Which country is home to more than 80,000 flamingos?
And the answer: Bahamas.
The flamingo is the national bird of the Bahamas, an island nation located in the Caribbean. The country's southernmost island, Inagua, is home to more than 80,000 flamingos. The island's forests also provide shelter to 140 species of native and migratory birds.
Although flamingos might resemble a strange combination of a stork and a duck, they're actually not related to either. Instead belonging to the family Phoenicopteridae, flamingos are among some of the most fascinating birds on our planet. Drawn to shallow lakes and ponds, flamingos thrive in environments with very salty water conditions and few predators. In the shallow water, flamingos will turn their heads upside down to filter water over small plates in their bills to catch small fish, crustaceans and algae. Luckily, flamingos' sense of taste is nearly nonexistent, so they don't mind a little sediment in their dinner.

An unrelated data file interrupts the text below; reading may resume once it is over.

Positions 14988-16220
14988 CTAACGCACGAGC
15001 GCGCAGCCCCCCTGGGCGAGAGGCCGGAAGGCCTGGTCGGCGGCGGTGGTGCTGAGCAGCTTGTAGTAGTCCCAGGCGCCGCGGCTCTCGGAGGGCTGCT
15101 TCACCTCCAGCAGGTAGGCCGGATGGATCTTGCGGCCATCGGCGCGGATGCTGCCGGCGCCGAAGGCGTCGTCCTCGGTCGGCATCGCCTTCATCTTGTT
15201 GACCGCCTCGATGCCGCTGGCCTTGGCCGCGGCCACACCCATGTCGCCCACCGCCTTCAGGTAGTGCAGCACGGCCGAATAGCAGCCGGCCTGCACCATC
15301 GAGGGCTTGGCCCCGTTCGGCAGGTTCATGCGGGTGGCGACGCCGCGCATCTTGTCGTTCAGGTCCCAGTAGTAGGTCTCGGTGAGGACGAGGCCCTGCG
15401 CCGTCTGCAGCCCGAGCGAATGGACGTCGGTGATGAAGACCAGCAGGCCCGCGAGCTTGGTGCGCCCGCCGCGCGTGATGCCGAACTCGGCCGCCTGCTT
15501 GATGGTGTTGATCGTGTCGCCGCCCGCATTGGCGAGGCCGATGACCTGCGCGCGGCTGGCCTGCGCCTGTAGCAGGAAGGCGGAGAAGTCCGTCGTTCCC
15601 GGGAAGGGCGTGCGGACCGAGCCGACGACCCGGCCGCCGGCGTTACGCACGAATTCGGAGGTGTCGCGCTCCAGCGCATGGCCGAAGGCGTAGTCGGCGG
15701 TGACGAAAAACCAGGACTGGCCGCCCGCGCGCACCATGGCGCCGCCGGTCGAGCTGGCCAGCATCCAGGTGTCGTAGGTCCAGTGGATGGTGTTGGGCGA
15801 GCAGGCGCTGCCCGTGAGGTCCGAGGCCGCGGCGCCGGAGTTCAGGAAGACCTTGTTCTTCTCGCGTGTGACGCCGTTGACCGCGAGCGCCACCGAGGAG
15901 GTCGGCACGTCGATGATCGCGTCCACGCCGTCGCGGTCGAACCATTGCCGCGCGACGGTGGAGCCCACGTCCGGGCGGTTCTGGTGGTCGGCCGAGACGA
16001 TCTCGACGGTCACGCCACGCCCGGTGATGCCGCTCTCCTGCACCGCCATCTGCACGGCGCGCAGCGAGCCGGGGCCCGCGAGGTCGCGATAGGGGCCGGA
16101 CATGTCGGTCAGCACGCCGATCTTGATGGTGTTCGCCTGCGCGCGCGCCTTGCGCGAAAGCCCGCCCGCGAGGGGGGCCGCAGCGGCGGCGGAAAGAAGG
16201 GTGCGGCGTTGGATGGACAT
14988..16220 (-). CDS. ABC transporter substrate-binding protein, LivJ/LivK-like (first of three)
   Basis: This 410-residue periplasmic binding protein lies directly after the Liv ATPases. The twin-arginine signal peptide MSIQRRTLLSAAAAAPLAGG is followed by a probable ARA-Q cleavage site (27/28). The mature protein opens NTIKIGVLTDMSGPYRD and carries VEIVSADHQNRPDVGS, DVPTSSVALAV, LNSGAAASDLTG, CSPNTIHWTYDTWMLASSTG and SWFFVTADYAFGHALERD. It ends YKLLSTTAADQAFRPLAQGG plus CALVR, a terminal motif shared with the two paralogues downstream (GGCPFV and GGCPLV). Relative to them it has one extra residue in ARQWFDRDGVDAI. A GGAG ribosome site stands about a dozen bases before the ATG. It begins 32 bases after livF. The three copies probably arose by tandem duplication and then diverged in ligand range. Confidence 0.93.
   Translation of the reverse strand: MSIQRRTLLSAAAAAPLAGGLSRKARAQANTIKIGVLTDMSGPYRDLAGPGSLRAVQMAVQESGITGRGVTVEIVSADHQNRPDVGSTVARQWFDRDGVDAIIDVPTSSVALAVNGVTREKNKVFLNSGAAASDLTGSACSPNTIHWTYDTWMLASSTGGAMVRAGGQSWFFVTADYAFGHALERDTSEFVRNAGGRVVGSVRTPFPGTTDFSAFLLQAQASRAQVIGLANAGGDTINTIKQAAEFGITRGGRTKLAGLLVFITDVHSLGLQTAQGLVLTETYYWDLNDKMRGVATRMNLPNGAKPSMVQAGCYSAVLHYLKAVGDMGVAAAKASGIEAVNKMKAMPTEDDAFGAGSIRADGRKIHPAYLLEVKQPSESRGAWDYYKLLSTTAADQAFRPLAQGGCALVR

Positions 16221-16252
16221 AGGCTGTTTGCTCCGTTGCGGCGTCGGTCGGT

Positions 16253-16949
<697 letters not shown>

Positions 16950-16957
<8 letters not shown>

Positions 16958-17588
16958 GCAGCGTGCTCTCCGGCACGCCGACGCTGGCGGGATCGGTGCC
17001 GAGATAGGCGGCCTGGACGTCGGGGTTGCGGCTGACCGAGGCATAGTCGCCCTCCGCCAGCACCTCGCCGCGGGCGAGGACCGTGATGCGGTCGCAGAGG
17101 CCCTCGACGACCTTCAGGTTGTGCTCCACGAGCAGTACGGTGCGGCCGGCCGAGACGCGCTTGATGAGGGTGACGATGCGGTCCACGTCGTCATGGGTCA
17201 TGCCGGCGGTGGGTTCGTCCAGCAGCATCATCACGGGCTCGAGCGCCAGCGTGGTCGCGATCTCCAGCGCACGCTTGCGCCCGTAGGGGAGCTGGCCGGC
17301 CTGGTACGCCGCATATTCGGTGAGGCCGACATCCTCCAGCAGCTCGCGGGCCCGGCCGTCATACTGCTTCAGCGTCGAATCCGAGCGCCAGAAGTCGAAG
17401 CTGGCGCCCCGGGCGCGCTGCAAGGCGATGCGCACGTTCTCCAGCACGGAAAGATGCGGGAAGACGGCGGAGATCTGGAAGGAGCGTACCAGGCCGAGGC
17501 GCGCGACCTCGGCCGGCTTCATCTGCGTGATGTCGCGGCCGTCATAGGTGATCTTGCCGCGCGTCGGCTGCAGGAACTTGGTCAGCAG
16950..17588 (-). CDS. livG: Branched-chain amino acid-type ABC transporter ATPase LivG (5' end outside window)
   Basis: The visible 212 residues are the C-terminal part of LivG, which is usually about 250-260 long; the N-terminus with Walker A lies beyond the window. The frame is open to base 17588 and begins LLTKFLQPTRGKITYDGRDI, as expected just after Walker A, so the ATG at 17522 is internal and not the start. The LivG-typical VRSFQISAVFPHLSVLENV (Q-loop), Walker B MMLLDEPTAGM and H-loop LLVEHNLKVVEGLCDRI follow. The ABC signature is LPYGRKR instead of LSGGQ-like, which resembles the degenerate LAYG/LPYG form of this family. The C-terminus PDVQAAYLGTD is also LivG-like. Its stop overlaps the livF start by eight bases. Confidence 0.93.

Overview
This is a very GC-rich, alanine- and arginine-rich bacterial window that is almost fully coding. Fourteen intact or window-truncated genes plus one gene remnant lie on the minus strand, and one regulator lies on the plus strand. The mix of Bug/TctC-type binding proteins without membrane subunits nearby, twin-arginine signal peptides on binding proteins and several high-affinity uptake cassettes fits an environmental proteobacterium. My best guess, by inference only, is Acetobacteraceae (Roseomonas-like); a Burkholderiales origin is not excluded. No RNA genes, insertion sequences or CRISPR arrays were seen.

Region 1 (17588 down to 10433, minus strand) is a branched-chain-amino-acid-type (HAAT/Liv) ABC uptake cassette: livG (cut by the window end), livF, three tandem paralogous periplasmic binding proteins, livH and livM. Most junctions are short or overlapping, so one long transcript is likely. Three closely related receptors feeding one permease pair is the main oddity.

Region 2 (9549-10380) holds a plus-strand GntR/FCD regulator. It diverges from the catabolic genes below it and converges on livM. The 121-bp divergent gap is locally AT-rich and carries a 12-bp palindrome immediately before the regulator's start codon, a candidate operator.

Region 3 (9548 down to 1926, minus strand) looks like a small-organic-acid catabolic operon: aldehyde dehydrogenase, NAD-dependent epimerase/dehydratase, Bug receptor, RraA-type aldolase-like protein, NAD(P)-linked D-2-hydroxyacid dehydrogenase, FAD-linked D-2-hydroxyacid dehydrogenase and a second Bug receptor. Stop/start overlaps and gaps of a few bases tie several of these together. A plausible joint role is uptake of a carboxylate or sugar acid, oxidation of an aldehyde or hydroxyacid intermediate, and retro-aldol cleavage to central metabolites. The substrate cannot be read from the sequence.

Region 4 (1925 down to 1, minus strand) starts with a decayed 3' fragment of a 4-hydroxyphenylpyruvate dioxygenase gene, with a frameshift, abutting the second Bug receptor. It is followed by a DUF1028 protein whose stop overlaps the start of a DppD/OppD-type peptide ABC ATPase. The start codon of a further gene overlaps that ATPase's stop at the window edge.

Flamingos do, in fact, get their iconic pink color from their food. As such, the diet available to flamingos greatly affects their appearance, as does their habitat. Higher-ranking flamingos across the board tend to be a brighter pink, yet at the same time, the head of a flamingo flock in Africa will likely pale in comparison to any individual flamingo in the Caribbean. Caribbean flamingos enjoy a varied diet and warm climate year round, making it so this subspecies has evolved to be far more pink than its relatives. Yet that's no dealbreaker for these strange birds. Different species of flamingo have different eating habits, making it so these birds can coexist with just about any other regional flamingo subspecies.
Learn more about flamingos here.